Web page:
PVA Film Liner Used to Provide Lubrication
In a dry environment (less than 4% relative humidity) a roll of commercially available 7.62 cm wide Scotchcast®2 casting tape (available from 3M Company, St. Paul, Minn.) was removed from its pouch, unwound from its core and rewound incorporating a water soluble liner between the layers. The liner was a poly(vinyl alcohol) ("PVA") liner commercially available as Aicello Solublon PVA film SA grade 17 micron thick (available from Mitsui Plastics Inc.--White Plains, N.Y.). The liner was supplied slit to a 7.62 cm width and was dried in an oven for 20 hours at 120 ° C. prior to use. The drying process made the film quite brittle but as long as no excessive tension was applied it was incorporated without breaking. The roll of casting tape with liner was sealed in an aluminum foil polyethylene laminate pouch until use.
The roll was removed from the pouch, immersed in ambient temperature water and squeezed three times while under water. The roll was removed and squeezed an additional time to remove excess water. The roll was applied to a 5.08 cm diameter mandrel. Small remains of the liner were present at the beginning of the roll but were not apparent further into the roll. The roll unwound much easier than a commercially available roll of Scotchcast 2. Furthermore, the tape was slippery during application and molding. The cast could be rubbed over its entire surface without sticking to the applier's hands and yet the curing and cured layers stuck together well.
PVA Liner to Facilitate Removal of the Roll From the Package
A commercially available roll of 7.62 cm Scotchcast® Plus casting tape (available from 3M Company, St. Paul, Minn.) was removed from the pouch and a layer of PVA film prepared as described in Example 1 was applied around its circumference. The roll was placed back into a pouch and stored for several days. The roll was then removed from the pouch in the normal manner and was found to simply fall out without sticking to the inner surfaces of the pouch. The roll was dipped in water as described in Example 1, and the PVA film liner dissolved and the tape cured and hardened normally.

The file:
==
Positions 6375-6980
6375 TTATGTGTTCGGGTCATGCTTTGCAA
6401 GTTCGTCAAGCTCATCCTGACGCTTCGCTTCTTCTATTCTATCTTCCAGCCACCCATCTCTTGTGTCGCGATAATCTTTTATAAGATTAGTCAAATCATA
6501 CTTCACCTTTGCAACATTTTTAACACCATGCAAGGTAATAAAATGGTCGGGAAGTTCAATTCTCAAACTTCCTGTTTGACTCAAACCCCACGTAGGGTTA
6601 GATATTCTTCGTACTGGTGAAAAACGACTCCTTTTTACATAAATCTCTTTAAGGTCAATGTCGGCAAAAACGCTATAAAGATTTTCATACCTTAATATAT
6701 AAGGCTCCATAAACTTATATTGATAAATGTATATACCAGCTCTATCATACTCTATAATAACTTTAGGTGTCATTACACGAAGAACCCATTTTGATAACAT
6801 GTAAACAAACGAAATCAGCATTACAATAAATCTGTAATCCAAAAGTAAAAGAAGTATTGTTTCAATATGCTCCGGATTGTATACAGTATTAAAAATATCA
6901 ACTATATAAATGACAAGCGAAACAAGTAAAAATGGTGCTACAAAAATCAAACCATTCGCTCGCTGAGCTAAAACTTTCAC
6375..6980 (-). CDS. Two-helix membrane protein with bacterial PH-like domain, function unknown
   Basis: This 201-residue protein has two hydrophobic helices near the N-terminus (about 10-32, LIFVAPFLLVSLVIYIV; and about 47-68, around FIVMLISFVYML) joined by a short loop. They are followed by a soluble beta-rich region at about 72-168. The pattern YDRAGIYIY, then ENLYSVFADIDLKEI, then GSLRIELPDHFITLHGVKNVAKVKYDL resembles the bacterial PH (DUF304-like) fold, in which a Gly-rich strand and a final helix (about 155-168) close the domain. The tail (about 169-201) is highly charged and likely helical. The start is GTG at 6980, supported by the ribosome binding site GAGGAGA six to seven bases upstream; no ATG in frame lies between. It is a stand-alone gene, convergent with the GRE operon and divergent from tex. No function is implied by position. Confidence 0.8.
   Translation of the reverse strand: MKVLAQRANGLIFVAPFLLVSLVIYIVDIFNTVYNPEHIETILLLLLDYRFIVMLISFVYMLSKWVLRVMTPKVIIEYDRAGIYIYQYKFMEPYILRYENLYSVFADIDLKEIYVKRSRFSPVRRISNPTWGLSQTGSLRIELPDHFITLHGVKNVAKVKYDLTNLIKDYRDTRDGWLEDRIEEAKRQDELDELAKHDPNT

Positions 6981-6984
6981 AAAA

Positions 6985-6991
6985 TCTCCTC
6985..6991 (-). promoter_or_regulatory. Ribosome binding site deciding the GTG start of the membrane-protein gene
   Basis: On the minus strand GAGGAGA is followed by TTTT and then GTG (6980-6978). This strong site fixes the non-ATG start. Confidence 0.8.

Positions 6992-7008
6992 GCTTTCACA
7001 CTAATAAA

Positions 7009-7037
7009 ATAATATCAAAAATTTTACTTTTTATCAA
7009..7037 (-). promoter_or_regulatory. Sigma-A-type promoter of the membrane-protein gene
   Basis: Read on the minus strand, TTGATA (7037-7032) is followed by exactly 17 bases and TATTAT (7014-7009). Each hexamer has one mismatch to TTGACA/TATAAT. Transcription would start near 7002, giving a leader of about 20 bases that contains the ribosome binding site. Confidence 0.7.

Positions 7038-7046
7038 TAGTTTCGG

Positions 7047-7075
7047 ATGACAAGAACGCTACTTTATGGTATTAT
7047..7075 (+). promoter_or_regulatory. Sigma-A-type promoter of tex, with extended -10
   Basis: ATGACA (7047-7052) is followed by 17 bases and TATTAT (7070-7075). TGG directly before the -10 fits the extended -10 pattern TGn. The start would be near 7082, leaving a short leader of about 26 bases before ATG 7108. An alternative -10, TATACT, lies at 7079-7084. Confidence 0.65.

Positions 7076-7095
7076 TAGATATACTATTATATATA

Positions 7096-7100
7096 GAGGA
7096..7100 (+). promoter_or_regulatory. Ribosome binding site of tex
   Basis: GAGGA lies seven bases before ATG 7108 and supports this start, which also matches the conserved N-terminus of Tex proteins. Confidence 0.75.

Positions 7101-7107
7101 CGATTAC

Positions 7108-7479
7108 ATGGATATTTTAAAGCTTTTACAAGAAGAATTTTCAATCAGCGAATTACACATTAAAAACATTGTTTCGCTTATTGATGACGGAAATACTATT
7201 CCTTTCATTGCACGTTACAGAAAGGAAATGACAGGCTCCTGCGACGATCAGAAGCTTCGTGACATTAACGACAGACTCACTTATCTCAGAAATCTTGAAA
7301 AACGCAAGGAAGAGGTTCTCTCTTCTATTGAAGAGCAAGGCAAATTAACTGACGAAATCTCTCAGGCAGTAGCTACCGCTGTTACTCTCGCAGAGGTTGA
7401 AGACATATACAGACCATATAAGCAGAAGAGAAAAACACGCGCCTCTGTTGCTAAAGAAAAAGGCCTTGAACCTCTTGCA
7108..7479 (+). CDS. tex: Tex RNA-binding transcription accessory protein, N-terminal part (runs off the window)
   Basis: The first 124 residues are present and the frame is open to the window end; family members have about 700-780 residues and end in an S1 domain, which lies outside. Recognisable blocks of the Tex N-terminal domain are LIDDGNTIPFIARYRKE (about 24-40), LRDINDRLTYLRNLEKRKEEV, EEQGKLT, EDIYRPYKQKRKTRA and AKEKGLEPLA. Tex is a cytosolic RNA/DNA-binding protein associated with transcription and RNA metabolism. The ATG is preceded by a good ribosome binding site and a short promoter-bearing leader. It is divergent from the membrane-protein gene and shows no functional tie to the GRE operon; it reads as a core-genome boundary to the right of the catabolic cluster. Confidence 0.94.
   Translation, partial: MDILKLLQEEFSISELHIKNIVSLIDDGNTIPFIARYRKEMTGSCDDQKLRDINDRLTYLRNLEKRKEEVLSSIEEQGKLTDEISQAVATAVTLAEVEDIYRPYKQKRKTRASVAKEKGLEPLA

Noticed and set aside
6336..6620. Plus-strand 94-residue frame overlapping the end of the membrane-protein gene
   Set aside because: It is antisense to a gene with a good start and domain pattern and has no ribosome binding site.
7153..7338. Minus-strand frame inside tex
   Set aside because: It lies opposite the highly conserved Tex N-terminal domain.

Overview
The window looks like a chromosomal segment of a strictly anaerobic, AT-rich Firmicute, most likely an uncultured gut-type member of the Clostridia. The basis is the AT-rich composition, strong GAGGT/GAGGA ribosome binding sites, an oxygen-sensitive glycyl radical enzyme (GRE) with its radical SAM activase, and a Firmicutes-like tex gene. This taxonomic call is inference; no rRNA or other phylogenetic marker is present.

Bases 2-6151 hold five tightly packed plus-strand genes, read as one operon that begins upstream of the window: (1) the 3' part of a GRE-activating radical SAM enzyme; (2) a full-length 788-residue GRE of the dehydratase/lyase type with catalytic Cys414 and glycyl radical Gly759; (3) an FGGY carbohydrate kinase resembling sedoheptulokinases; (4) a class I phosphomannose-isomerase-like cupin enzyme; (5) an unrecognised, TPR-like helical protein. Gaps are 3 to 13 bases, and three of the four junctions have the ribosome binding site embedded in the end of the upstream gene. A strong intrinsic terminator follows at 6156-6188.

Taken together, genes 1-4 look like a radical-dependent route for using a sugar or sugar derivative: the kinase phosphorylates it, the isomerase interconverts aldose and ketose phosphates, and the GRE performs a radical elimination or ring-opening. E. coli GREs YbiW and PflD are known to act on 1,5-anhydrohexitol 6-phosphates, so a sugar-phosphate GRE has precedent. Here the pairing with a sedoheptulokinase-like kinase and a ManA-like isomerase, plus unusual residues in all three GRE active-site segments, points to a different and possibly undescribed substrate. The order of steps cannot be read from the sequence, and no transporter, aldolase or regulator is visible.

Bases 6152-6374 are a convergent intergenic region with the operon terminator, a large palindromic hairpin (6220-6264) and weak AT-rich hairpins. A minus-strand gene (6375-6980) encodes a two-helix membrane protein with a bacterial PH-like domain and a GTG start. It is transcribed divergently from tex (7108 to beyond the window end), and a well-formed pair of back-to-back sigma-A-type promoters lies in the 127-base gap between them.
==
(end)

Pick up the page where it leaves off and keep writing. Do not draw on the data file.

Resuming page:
PVA Liner Use to Prevent Transfer of Printed Colored Resin
Commercially available rolls of Scotchcast Plus were unrolled in a dry environment (less than 4% relative humidity) and a polka dot pattern was applied. The pattern was applied using a mixture of 50 parts Reactint Dark Blue 8119 reactive dye (Millikan Research Corp., Inman, S.C.) and 50 parts dibutyl phthalate. The dye and plasticizer mixture was applied to the resin coated tape using an open cell polyurethane foam sponge applicator by soaking the applicator with the colorant and then hand applying the spots of colorant. Two rolls were decorated and wound up as described in Example 1 with commercially available PVA films. The first roll was wound up using Aicello Solublon PVA film KBN 40 micron thick (available from Mitsui Plastics Inc.--White Plains, N.Y.). The second roll was wound up using a similar film having a 50 micron thickness. The rolls were stored with the length of the cylindrical roll lying horizontal for several days in a sealed aluminum foil--polyethylene laminate pouch.